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Julianna Pena: Amanda Nunes ‘can basically get away with murder, and everyone else has to eat it’

Julianna Pena is confident her bantamweight title fight booking with Amanda Nunes at UFC 269 will take place, but the two-division UFC champ certainly has tested her patience.

Pena said Nunes agreed to fight her all the way back in 2016 after UFC 200, when she beat Cat Zingano and Nunes submitted Miesha Tate to capture the bantamweight crown. Since then, she said Nunes has gone out of her way to avoid a showdown.

A reported bout with COVID-19 that ruled Nunes out of UFC 265 was just another reminder of that for Pena, who said she’s been in training camp since March for the fight. In a way, Pena believes her prediction that Nunes would pull out is a form of mental victory over the two-division champ, whom she feels is given leeway that others don’t get.

“When you’re the champ and you have beat everybody that they put in front of you so far, you can do whatever you want, you can do wrong,” Pena said on The MMA Hour. “I would be, I’m sure, when I get there, pulling the same moves. But at the same time, if you’re not going to fight for the belt at 135 pounds, and if the weight cut is an issue, or if you don’t want to come down and compete at this weight class any more, then we’ve got to keep the division pushing.

“I think other fighters that have had the belt have been stripped for less. [Former UFC flyweight champion] Nicco Montano didn’t even get a break at all. They were just like, ‘You’re done.’ So they stripped her right away. And in the men’s division, too, I feel like they strip people a lot faster.”

When Pena showed up at UFC 265 to support her training partner Michael Chiesa and show the world she was ready to fight, she said she didn’t hesitate to point out to UFC President Dana White that the headliner of the pay-per-view event was an interim heavyweight fight put together just four months after Francis Ngannou had claimed the crowd.

“He literally told me you can’t even compare the two,” Pena said of the UFC boss’ reaction.

Pena doesn’t fault White, whom she said has “always done right by me” and “been there to back me up” when she needs help. She’s more frustrated with the circumstances she’s been asked to endure, and she pins that on Nunes and her reps at American Top Team.

When she said she confronted ATT owner Dan Lambert about the three-month delay, he couldn’t give her a straight answer on why a COVID positive would push the fight back so far.

“He gave the shrug and starts looking around, but the reality is this guy is in Dana White’s back pocket, and they’re close friends, and so they’re going to make happen whatever’s best for them,” she said. “They’re very smart and methodical about how they do these things. I think that that’s what it was – whatever works best for them. And Dana’s told me, when you’ve done as much for the division as Amanda has, you get away with a lot more and you have leeway in the company, and she has been showing that hand over fist.”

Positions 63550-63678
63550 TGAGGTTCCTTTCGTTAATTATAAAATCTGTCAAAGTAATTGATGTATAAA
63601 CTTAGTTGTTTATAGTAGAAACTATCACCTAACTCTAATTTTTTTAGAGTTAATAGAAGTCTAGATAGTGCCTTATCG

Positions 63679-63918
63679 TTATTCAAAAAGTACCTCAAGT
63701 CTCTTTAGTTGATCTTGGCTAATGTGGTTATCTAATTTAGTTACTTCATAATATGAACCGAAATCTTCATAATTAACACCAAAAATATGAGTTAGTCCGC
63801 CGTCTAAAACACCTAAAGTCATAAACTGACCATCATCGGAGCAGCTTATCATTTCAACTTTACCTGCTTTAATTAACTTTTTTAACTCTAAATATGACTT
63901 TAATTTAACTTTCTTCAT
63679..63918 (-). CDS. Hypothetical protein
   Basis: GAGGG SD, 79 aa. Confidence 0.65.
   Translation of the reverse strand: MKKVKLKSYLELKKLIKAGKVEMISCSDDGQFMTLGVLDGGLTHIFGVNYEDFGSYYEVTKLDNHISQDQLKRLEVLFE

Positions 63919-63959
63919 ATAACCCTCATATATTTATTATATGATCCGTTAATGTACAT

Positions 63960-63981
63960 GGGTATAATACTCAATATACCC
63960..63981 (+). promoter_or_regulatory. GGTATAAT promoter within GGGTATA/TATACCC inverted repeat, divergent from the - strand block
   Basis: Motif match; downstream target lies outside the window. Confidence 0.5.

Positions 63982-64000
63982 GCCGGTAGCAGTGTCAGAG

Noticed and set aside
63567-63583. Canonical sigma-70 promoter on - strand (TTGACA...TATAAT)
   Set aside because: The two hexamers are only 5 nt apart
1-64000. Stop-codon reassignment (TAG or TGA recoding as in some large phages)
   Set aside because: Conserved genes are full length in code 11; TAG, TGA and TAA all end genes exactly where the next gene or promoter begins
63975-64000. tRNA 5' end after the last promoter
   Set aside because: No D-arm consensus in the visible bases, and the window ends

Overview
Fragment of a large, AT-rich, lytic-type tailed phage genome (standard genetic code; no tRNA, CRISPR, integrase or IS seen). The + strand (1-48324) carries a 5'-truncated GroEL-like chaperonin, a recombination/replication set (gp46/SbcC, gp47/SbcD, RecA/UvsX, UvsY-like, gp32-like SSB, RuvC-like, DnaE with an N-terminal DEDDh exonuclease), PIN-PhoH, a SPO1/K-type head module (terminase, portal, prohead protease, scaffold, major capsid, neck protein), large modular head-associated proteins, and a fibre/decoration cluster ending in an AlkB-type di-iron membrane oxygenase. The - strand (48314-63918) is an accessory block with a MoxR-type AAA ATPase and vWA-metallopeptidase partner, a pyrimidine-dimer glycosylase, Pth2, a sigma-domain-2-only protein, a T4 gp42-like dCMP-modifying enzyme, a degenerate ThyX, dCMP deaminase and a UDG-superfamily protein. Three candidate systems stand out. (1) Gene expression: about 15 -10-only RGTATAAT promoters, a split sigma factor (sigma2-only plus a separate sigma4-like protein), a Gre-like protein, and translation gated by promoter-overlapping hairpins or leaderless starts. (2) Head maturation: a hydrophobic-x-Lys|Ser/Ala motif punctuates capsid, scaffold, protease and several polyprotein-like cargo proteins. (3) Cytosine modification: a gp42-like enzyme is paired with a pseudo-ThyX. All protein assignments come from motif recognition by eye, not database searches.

Pena didn’t get the best impression of Nunes’ famed MMA gym in 2013 after she won The Ultimate Fighter 18 and trained at ATT for one week. She said Lambert flew her to the gym and put her up in a hotel during her time there. But once in the gym, she said an ATT coach she didn’t name told her that the female fighters were “shooting their butts with steroids.”

“They were welcoming me into the gym, and he was like, ‘The girls shoot themselves in the ass in the bathroom – they do it to each other,’ and I’m like, ‘No, they don’t,’” Pena said. “And he was like, ‘I swear to god, they’re all on steroids.’ I literally didn’t believe him, and he was literally like shaking me in the head, [saying], ‘I promise, they’re doing it.’ That was my experience training at American Top Team. But that was pre-[U.S. Anti-Doping Agency].”

Reached for comment via text, Lambert’s response to a request for comment was brief: “LOL.” Pena didn’t remember Nunes training at ATT during her brief time there.

Pena has since moved from her home with Sikjitsu in Spokane, Wash., to Chicago, where she’s joined up with a new group of training partners. She’s also raising her daughter as a single mom, juggling child care with sessions on the mat as she prepares for the biggest fight of her life.

The betting odds have Pena as a significant underdog to unseat the champ, but she’s used to that status. She can understand why everyone downplays her and gives Nunes the benefit of the doubt. In the cage, she aims to change that.

And if Nunes can’t show up in December, Pena said, the UFC should strip her of the bantamweight title and move on.

“For whatever reason, she’s done a lot for the division, so she can basically get away with murder, and everyone else has to eat it,” Pena said. “It’s going to happen, I just need to continue to be patient. Hurry up and wait, as they say.”

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